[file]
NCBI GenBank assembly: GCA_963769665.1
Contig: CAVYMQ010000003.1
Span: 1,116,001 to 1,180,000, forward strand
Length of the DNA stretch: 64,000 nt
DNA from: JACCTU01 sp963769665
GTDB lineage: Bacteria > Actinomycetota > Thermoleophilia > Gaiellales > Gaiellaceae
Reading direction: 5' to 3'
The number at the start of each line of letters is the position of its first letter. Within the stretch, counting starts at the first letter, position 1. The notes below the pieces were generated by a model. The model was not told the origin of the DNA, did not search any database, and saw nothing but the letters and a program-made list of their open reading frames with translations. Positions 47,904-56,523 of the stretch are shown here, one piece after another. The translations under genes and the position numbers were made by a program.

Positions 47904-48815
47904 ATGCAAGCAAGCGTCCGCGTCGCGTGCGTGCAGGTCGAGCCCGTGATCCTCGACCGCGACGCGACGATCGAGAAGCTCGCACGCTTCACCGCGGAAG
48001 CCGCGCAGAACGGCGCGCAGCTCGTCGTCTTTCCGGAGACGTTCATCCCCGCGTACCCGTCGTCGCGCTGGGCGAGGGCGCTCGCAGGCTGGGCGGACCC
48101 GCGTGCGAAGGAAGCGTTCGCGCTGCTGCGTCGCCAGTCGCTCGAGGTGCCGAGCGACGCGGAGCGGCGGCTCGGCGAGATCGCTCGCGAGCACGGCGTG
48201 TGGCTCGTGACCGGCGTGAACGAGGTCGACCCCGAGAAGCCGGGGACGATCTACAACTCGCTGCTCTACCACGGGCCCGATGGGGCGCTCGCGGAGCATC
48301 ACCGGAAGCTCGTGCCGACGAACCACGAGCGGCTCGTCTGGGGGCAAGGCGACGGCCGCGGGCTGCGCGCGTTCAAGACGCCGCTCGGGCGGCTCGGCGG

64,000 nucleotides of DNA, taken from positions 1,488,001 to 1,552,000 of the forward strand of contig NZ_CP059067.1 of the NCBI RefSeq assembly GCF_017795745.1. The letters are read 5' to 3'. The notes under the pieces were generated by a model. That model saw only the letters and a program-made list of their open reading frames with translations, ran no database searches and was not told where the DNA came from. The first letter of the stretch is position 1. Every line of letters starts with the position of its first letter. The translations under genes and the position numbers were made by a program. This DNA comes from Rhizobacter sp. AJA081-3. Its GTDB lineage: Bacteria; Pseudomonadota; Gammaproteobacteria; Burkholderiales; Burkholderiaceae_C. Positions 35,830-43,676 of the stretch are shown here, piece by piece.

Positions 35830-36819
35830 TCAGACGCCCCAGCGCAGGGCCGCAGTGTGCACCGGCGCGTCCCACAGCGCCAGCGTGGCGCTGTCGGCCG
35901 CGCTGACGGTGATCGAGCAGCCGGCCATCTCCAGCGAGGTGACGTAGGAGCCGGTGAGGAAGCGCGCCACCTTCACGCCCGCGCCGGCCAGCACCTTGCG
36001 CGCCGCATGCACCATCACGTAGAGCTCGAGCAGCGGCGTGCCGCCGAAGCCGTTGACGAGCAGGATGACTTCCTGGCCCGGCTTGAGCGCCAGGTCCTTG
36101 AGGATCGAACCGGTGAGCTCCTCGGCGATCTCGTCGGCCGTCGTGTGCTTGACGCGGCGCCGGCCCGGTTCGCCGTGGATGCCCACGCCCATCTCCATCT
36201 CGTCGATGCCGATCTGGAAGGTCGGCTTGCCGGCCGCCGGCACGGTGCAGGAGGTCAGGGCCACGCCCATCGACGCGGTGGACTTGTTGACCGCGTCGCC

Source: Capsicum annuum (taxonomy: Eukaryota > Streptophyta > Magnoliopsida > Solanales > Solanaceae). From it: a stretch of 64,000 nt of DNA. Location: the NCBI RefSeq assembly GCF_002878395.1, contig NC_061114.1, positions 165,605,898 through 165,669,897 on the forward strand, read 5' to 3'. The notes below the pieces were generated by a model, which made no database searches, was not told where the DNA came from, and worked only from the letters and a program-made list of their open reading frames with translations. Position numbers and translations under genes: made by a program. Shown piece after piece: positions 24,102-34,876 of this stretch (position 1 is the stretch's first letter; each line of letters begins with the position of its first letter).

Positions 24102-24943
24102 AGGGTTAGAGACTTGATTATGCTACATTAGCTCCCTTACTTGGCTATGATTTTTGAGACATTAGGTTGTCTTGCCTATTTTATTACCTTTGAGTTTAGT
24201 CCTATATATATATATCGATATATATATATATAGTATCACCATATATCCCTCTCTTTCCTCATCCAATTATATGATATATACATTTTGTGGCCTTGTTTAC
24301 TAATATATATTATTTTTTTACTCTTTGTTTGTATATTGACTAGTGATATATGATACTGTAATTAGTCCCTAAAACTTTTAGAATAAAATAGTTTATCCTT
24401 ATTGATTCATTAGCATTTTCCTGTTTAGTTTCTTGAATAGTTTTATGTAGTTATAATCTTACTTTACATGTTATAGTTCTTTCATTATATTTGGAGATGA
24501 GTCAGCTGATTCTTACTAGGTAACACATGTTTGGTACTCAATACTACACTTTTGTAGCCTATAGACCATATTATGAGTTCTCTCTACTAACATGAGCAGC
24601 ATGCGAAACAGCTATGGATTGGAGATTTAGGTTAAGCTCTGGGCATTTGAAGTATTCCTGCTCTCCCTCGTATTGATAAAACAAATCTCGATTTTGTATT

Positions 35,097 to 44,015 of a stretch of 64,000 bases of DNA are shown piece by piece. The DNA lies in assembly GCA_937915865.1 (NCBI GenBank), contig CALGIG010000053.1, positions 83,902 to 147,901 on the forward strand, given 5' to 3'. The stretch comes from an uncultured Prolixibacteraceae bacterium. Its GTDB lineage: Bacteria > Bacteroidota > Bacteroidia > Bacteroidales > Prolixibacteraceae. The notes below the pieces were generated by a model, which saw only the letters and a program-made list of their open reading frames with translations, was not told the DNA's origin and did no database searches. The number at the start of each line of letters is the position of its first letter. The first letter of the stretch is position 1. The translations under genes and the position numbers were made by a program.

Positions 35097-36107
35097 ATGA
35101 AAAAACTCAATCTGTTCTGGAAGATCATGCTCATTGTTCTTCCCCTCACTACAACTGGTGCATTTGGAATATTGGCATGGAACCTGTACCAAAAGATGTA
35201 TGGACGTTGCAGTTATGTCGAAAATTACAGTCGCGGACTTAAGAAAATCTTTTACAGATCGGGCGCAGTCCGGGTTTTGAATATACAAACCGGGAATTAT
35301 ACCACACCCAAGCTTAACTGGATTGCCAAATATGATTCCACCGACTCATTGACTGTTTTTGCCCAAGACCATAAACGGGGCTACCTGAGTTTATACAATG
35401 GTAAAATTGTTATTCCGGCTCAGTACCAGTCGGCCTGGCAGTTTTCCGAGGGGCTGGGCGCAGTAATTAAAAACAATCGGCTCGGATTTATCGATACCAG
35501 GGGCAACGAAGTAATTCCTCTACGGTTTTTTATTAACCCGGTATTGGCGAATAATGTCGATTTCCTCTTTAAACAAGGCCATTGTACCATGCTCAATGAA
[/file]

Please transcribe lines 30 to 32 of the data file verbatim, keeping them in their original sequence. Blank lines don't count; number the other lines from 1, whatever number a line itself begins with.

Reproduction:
Positions 35,097 to 44,015 of a stretch of 64,000 bases of DNA are shown piece by piece. The DNA lies in assembly GCA_937915865.1 (NCBI GenBank), contig CALGIG010000053.1, positions 83,902 to 147,901 on the forward strand, given 5' to 3'. The stretch comes from an uncultured Prolixibacteraceae bacterium. Its GTDB lineage: Bacteria > Bacteroidota > Bacteroidia > Bacteroidales > Prolixibacteraceae. The notes below the pieces were generated by a model, which saw only the letters and a program-made list of their open reading frames with translations, was not told the DNA's origin and did no database searches. The number at the start of each line of letters is the position of its first letter. The first letter of the stretch is position 1. The translations under genes and the position numbers were made by a program.

Positions 35097-36107
35097 ATGA